What residents love about the VA and should not be changed:
- The patient population
- Team structure of 1 resident, two-intern teams
- The attendings and their level of engagement
- Noon conference cases
- The open ICU
- The availability of fellows during the day
- What residents wish could be changed about the VA:
- Figuring out which ancillary staff member is helping your team/your patient on any given day
- The ill-defined role of the discharge planner
- The burden of “non-medical” paperwork
- Going over cap when it is busy
- Odd distribution of admissions to the ‘regular’ and ‘early’ intern, especially when the ‘early’ intern is staying quite late
- Nowhere to offload extra admissions or long-stay patients
- How patients are scheduled into PDC
- Documentation burden
- The facilities
- OIG calling residents
What the RPEC suggested we do to fix things/what we are fixing based on your suggestions:
- Going over cap is painful: We will now set the cap at 16 touches per day, firm. A simplified admission algorithm will also be rolled out in July/August to facilitate making this as easy to accomplish as possible. In addition, Team X (keep reading).
- The PDC can be tough, especially if you don’t really know the patient: In response to this issues, changes have been made to the PDC. From now on, you are only responsible for seeing PDC patients that you actually cared for. If a patient is scheduled into the PDC who is not known to the resident team, the attending of record will see that person alone. This requires that you, as the residents, do your best not to schedule patients as you will be rotating off of service but can be implemented immediately.
- We wish we had some control of the admission pager/triaging as well as someone other than the late/early intern to help with admissions: While we have to admit this is something that we in the residency leadership and VA hospitalist leadership were thinking about for a while now, it was the RPEC voice that helped push the idea forward. As many of you know, there is a new team at the VA in 2018-2019 called Team X. The RPEC at VA next year will be focused on finding a better name for Team X. But for now, this will be a fifth team in the admission drip to help offload admissions. This should eliminate, in all but the rarest circumstances, the dreaded “supercap”. It will also be the team that holds the admission pager, thereby getting you the residents involved in the admitting and triaging as requested. New teams always require some tweaking but we hope this really helps with your workflow and experience at the VA.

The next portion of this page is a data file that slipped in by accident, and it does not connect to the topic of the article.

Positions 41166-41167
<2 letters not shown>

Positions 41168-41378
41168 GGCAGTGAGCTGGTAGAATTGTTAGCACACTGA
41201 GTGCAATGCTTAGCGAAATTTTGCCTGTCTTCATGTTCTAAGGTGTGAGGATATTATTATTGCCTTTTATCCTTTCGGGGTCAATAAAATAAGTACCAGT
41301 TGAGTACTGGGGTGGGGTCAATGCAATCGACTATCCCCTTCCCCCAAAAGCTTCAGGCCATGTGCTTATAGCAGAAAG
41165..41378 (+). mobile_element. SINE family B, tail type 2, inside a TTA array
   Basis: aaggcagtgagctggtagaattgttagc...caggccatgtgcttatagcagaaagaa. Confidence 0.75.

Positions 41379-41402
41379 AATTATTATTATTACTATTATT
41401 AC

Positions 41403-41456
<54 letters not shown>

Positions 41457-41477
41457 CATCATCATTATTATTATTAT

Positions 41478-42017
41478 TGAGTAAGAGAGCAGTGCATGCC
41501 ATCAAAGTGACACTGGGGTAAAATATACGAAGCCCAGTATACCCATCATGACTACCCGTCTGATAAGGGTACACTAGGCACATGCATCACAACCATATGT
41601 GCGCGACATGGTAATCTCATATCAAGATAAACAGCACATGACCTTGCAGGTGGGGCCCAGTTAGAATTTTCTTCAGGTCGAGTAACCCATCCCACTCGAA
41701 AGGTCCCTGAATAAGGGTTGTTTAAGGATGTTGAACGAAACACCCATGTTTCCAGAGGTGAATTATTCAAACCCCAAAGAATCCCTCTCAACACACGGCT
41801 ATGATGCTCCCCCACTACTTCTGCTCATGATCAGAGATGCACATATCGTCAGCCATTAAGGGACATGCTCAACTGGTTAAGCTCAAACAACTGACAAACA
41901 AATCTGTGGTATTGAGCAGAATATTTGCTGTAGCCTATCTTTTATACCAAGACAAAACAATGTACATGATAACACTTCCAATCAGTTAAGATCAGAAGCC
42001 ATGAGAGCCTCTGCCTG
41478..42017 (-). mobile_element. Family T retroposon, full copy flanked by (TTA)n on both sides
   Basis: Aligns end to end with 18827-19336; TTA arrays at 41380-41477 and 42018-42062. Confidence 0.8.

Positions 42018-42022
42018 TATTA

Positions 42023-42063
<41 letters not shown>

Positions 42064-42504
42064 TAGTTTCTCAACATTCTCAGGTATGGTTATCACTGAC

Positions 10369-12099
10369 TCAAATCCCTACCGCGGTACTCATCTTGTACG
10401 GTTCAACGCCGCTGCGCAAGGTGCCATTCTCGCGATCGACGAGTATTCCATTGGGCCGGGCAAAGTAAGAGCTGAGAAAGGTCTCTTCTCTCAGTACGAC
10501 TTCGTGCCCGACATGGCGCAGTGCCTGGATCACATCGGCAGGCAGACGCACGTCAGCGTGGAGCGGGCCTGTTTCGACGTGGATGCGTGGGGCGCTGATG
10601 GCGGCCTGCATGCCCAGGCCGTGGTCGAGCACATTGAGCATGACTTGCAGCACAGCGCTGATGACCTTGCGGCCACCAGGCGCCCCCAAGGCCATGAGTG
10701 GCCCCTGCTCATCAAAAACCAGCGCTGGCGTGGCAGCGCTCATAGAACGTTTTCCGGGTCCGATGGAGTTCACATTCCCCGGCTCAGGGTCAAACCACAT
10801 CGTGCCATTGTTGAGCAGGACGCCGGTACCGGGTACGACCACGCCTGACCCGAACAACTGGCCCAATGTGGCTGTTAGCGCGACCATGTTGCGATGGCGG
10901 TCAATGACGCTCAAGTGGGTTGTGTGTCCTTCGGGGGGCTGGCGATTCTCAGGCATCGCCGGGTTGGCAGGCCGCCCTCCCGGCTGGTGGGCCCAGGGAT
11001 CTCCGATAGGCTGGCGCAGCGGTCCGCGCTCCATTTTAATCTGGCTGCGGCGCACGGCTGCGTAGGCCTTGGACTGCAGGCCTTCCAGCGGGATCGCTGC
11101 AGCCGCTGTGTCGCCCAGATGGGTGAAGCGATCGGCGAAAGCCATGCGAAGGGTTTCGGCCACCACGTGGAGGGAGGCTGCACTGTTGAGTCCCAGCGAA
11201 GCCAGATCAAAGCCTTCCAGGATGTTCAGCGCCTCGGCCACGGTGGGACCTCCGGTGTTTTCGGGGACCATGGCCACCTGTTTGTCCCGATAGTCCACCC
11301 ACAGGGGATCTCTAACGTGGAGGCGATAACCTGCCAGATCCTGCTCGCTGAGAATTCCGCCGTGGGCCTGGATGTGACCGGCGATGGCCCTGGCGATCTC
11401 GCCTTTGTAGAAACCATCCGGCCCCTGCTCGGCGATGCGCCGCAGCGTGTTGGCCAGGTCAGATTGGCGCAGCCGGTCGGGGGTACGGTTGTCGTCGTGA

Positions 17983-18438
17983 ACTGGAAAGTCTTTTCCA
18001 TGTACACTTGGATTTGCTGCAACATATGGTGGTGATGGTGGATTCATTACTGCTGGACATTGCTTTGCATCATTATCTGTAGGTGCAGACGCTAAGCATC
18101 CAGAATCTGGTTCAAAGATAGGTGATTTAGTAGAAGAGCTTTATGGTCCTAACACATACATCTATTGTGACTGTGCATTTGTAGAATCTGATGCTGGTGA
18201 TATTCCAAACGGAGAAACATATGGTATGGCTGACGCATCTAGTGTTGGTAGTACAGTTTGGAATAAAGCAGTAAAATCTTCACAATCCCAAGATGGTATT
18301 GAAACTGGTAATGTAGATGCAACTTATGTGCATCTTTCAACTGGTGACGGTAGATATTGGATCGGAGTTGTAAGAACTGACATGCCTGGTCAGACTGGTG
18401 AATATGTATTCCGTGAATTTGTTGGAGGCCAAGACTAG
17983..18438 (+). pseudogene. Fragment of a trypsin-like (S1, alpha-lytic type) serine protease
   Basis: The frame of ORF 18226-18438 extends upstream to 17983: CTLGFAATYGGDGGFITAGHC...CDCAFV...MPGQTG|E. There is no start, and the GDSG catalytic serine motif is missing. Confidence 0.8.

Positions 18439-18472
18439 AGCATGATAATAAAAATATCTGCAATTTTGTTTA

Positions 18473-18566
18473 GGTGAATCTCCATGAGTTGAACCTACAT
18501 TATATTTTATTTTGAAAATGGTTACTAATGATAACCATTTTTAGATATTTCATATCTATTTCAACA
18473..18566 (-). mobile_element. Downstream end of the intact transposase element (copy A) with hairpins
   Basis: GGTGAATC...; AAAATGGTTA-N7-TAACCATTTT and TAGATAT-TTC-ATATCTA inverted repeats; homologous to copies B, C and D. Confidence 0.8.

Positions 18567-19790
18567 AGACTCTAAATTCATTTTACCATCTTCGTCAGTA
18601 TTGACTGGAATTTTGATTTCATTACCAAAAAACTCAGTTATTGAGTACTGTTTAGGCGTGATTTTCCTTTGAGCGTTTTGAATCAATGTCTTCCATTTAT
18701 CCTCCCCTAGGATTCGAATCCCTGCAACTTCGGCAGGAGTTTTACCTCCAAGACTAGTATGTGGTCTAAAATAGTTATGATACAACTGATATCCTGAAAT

- The facilities could use a lot of improvement: At great cost to the residency, we commissioned the building of an entirely new hospital, due to open next month. Never say your concerns aren’t taken seriously…
- Team structure, how to accomplish things and institutional knowledge should carry one from one month to another: We agree! And thanks to the efforts of the VA hospitalist leadership and very much thanks to Miheer Pujara, they will now. Miheer already has Verison 1.0 of the VA Wiki up and running to serve as a living document where all VA-related knowledge can live. Add the Wiki and never let a VA shortcut die on the vine again.
- Smaller but Important Changes:
- Define the role of the Discharge Planner: After this suggestions, Mel is currently working with the supervisor of the D/C planners to standardize their role and presence. We are working with an interim supervisor so change may be slow but this dialogue is open and ongoing.
- Formalization of the multidisciplinary team: A D/C checklist was developed (similar to PSL/DH) with plans to have the D/C planner run and coordinate these rounds. In addition, PT is hiring a “lead PT” who will attend multidisciplinary rounds daily to facilitate PT issues. Pharmacy will also join multidisciplinary rounds. This will be the start of a standard process with standard work for all with almost all the necessary players in the room.
- The attending should be present at multidisciplinary rounds: This is a great suggestion, only limited by time and team rounding. We will start with having the attending there 2-3 times/week to start and make changes once we see how this is received.
What I’m Reading
https://www.nejm.org/doi/full/10.1056/NEJMoa1800389: In case you needed any more proof that eating well is good for you.
https://www.nytimes.com/2018/05/21/science/mosaicism-dna-genome-cancer.html: Just when you think you know who you are, think again…
What I’m Reading When I’m not Reading Medicine
“A green hunting cap squeezed the top of the fleshy balloon of a head. The green earflaps, full of large ears and uncut hair and the fine bristles that grew in the ears themselves, stuck out on either side like turn signals indicating two directions at once. Full, pursed lips protruded beneath the bushy black moustache and, at their corners, sank into little folds filled with disapproval and potato chip crumbs. In the shadow under the green visor of the cap Ignatius J. Reilly’s supercilious blue and yellow eyes looked down upon the other people waiting under the clock at the D. H. Holmes department store…”
- John Kennedy Toole, “A Confederacy of Dunces”
This novel represents the outsized hilarity, sadness and plain old weirdness of life in New Orleans. It was conceived in the dark by an unknown amateur and only brought to light after his passing by the inspiration of Walker Percy. If you haven’t met Ignatius J. Reilly, I invite you to do so but go in prepared for an amalgam of Mark Twain and Cervantes, edited by Tom Wolfe. Optional if you’re from outside of Louisiana, a must if you’ve ever lived in or visited New Orleans for any length of time.